After the chat I was invited to take part in the morning alms they were waiting for. One gentleman asked me to kneel next to him, he gave me a basked of flowers and food.

A thai woman with a basked of gifts for monks.
The group looked really nice in their dresses and with colourful baskets they prepared.

We had around 30 minutes to start the ceremony. I was sitting on the bridge with the whole group and we exchanged some opinions about life, history and culture of Thailand. We took photos and just before the ceremony started we exchanged contact details.

Despite the fact that I lived in Thailand for a few years, the invitation to the ceremony and taking part in the morning alms was really something special to me.

When the monks went out and the sun started rising, I felt that this was a morning I would never forget.

A tourist performs morning alms in Sukothai.
This was an experience I will never forget.

I helped my new friends to fill up the baskets of the monks, I received a blessing and we chatted a bit more.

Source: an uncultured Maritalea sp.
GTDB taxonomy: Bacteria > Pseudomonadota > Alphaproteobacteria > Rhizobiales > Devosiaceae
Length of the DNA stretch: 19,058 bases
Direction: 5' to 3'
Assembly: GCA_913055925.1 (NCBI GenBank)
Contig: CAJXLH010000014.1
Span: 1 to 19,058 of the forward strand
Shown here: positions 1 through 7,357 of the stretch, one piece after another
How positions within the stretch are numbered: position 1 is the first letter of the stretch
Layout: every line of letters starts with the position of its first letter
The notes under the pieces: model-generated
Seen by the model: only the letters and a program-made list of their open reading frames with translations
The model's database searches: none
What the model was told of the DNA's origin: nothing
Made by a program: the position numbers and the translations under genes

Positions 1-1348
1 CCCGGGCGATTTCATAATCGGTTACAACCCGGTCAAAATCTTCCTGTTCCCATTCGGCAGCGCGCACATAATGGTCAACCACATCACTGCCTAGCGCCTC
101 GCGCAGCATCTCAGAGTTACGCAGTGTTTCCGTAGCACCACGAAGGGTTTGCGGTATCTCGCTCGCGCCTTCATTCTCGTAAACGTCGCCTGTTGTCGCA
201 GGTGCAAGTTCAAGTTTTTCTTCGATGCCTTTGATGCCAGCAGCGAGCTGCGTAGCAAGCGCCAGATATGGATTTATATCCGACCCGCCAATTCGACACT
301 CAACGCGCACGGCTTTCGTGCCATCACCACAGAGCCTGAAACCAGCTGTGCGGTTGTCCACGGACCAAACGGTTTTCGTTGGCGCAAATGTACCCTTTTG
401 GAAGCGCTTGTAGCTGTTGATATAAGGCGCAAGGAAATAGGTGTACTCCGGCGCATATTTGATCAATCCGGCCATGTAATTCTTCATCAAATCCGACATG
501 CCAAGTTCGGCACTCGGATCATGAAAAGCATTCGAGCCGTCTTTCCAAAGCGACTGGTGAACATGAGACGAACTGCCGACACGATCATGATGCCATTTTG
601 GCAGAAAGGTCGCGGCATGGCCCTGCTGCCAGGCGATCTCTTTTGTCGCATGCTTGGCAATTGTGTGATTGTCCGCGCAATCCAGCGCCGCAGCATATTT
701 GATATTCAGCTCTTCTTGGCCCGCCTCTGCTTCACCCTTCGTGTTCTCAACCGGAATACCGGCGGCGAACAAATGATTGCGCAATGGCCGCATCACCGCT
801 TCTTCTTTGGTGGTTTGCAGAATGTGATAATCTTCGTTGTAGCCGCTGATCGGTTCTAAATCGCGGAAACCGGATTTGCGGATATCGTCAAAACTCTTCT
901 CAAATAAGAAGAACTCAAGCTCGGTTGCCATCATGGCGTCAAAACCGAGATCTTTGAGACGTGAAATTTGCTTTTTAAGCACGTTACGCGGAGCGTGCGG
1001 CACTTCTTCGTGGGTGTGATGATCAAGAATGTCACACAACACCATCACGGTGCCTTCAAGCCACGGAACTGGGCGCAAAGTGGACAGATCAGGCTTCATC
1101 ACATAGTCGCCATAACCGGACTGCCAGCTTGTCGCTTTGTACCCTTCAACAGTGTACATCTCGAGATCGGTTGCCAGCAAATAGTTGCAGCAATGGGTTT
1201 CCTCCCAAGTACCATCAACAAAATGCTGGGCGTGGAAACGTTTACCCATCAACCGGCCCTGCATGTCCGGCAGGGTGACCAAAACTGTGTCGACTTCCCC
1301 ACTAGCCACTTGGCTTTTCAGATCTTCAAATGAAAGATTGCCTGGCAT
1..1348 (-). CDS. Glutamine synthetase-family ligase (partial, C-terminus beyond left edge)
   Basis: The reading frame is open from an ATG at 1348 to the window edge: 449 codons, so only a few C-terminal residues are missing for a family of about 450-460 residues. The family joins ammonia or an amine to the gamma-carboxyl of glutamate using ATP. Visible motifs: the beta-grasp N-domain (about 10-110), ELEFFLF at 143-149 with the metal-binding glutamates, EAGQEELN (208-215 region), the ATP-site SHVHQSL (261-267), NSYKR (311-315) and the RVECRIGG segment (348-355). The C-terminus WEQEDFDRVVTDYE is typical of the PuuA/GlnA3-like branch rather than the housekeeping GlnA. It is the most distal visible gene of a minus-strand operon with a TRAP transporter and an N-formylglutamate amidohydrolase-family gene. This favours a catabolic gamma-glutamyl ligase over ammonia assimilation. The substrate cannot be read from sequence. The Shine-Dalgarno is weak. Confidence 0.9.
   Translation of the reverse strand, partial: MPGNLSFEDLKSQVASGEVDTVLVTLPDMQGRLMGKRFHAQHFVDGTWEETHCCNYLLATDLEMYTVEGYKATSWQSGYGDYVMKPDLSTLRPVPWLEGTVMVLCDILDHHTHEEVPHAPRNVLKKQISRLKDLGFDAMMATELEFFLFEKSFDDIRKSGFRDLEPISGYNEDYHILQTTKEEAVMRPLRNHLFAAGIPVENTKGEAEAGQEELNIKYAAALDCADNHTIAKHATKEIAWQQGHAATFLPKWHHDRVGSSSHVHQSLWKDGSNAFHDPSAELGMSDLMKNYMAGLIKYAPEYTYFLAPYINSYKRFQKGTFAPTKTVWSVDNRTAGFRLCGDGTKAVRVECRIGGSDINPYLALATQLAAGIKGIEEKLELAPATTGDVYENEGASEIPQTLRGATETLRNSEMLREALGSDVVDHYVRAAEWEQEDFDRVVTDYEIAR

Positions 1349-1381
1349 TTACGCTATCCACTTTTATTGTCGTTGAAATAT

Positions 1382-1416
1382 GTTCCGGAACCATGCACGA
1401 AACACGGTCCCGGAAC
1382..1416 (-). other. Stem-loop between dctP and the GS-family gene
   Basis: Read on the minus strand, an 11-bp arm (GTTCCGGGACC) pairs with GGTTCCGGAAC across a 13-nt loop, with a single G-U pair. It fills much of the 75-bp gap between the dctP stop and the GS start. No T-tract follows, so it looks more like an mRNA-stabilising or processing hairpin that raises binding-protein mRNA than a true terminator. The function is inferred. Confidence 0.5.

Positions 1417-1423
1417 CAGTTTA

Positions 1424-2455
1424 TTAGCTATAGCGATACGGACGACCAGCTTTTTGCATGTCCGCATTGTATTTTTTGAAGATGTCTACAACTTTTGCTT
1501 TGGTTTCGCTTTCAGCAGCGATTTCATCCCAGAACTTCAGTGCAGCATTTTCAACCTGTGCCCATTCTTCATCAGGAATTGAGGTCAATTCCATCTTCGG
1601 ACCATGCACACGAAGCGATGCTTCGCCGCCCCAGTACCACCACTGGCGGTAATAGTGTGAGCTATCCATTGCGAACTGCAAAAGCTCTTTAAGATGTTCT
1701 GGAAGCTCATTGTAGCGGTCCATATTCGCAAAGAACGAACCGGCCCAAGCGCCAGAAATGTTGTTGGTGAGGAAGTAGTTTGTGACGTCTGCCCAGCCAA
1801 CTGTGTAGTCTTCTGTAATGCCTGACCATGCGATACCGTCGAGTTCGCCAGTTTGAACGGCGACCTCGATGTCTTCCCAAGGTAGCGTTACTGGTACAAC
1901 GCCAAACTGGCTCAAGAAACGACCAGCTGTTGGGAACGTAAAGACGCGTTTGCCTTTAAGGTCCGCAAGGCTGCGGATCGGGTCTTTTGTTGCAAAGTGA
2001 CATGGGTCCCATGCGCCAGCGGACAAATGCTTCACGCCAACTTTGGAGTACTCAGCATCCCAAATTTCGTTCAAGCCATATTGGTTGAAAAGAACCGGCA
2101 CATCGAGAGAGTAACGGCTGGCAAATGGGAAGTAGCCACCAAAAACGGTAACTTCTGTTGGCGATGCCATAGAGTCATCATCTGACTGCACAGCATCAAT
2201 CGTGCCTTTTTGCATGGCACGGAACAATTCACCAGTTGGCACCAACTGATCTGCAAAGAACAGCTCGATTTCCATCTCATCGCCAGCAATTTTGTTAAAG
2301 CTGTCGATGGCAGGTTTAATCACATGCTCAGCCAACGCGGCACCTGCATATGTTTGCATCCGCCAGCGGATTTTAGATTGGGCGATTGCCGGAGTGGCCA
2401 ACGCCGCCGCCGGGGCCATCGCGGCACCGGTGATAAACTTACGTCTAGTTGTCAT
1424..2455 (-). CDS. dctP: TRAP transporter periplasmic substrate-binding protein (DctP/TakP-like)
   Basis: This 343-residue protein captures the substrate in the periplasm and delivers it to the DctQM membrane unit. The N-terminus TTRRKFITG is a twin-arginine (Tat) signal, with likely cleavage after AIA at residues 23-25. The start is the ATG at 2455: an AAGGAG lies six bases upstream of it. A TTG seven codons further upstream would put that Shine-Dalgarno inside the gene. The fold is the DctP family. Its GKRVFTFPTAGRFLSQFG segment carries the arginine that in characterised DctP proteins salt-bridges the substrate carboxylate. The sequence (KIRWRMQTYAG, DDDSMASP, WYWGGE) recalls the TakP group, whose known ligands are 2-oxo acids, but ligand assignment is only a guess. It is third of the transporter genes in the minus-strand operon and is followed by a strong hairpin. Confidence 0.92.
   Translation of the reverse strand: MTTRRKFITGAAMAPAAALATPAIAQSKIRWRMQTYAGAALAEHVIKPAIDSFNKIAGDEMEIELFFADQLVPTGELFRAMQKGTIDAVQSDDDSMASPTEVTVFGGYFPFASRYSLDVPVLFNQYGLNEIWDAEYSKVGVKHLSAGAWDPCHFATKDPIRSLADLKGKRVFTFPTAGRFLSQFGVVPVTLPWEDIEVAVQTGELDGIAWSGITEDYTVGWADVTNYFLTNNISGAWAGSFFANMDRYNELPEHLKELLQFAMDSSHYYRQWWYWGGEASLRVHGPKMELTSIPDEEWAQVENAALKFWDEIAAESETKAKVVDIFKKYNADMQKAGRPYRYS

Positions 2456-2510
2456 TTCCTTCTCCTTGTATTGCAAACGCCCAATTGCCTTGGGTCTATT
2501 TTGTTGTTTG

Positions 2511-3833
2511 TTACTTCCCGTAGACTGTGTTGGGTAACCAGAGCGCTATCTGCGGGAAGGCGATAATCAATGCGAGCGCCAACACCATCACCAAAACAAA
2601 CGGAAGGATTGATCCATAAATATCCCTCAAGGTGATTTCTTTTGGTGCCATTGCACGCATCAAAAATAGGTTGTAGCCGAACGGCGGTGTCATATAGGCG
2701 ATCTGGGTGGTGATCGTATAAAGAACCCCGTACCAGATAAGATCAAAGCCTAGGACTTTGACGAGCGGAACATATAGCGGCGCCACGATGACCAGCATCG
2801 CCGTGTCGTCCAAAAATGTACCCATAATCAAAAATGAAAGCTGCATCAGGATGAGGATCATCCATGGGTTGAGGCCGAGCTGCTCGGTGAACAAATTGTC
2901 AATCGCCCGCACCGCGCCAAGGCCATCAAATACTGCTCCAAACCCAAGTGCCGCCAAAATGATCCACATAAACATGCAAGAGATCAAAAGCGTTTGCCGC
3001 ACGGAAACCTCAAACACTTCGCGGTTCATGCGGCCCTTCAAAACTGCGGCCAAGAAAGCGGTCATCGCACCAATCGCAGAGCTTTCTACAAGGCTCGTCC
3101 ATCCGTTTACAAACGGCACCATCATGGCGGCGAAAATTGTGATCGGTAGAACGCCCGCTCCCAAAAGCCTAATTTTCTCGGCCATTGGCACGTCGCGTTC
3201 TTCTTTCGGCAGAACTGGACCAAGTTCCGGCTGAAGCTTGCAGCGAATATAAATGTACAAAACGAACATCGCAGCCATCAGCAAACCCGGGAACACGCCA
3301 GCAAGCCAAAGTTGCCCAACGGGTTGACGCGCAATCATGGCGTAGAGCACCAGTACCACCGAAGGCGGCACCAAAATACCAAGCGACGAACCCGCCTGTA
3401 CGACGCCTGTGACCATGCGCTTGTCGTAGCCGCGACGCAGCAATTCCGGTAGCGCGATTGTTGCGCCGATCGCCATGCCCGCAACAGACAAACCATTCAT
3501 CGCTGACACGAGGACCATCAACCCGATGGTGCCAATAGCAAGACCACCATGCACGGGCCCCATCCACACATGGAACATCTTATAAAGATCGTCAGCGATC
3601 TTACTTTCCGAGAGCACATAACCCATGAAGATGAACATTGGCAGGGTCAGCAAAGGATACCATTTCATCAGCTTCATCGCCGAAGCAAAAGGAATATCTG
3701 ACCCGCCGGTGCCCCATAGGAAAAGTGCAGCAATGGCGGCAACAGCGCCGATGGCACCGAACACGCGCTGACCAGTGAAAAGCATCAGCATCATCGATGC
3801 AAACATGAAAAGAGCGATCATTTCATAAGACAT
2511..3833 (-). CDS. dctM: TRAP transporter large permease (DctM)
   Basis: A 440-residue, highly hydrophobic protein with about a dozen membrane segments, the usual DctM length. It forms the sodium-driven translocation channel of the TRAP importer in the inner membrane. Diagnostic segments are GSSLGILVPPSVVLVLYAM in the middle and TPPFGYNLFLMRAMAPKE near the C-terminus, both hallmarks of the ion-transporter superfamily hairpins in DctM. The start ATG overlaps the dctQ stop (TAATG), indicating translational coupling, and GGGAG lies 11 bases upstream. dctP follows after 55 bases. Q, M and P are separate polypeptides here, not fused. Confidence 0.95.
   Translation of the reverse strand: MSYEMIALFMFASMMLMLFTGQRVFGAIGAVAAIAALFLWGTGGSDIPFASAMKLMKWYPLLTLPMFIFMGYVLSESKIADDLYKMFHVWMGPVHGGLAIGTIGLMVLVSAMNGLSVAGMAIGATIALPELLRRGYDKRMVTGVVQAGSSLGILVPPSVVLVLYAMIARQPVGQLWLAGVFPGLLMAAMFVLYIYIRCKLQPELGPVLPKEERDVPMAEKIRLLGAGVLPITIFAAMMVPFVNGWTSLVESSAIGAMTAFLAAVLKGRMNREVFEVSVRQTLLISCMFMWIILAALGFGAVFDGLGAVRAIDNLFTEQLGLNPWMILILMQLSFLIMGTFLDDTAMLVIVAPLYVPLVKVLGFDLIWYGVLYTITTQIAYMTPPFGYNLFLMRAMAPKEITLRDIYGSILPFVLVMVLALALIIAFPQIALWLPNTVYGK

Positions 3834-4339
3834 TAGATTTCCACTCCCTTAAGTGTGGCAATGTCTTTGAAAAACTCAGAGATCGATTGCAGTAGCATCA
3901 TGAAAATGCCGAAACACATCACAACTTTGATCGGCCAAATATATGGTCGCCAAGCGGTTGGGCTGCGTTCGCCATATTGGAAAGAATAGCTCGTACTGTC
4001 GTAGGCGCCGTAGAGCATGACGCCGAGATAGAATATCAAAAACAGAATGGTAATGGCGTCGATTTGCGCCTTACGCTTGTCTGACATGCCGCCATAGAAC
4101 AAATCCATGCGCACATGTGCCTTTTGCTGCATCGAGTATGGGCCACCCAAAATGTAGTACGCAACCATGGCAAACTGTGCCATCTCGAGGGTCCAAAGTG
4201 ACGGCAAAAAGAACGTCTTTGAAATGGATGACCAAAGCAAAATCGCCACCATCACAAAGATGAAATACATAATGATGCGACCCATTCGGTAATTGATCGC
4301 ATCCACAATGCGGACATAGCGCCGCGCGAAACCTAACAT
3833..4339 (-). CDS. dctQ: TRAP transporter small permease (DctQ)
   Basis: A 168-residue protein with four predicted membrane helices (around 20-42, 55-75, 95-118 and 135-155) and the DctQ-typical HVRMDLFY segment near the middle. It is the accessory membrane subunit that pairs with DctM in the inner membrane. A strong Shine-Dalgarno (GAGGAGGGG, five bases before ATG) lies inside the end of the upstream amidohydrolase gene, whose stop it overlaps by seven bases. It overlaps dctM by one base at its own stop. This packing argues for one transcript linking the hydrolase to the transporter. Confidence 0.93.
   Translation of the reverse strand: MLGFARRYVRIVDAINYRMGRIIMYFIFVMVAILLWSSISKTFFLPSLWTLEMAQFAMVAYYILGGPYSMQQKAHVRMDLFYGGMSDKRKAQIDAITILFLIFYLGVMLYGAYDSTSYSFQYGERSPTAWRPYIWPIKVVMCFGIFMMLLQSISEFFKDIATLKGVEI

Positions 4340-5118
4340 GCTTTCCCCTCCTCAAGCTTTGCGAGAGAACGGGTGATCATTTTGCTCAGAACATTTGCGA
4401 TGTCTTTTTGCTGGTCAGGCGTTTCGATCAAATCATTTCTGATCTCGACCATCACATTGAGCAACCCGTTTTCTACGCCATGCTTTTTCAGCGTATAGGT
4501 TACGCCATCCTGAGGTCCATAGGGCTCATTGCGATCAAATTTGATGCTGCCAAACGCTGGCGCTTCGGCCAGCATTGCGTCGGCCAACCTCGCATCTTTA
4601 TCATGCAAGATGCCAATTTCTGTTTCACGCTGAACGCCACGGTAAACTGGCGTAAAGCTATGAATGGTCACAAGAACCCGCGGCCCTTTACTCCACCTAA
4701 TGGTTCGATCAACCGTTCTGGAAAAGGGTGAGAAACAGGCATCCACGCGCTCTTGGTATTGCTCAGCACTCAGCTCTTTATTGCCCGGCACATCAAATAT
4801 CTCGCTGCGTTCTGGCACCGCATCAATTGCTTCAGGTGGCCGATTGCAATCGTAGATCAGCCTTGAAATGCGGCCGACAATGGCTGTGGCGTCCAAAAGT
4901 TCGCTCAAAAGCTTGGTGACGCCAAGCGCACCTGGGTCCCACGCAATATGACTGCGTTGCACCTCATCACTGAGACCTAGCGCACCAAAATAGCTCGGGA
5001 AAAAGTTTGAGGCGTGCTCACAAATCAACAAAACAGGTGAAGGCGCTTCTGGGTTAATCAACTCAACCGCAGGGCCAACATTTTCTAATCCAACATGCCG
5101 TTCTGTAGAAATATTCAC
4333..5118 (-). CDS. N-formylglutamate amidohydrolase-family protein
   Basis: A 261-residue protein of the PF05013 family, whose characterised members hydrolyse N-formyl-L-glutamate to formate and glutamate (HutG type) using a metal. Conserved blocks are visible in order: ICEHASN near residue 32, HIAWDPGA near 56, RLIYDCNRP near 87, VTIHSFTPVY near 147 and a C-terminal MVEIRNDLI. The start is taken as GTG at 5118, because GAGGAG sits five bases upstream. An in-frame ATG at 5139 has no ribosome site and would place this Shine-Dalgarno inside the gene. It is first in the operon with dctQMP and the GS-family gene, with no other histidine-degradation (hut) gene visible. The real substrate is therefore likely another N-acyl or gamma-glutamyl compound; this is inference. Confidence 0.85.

After everything was over, we split up wishing each other all the best.

Sukothai will stay in my heart forever not only because of its amazing atmosphere, its delicious food and interesting history, but mostly because moments just like this one.

How can you take part in morning alms in Sukothai?

  • The best spot for this is the main temple in the Old Sukothai – Wat Thrapang Ngoen.
  • The ceremony starts at sunrise. To get a good spot, come early.
  • It’s not a good idea to stand on the bridge. It’s quite narrow and short and it’s taken mainly by local people. If you want to take some photos, stand at the beginning of it, from the street side.
  • It’s possible to take part in the ceremony if you’re invited. It’s not possible to buy gifts and do it by yourself. You need to have local people with you.

Morning alms – Practical information

  • Morning alms is a religious ceremony. Because of that try not to disturb. If you want to take photos, ask if you can do it first.
  • You can take part if you’re invited or you know how to do it yourself.
  • Women shouldn’t touch monks. Put your gifts directly into a basket. If you can’t do it like that, then you should give it to the monk on a tissue in a way so he doesn’t touch you.
  • When doing morning alms, you need to kneel down before monks.

Sukothai – Information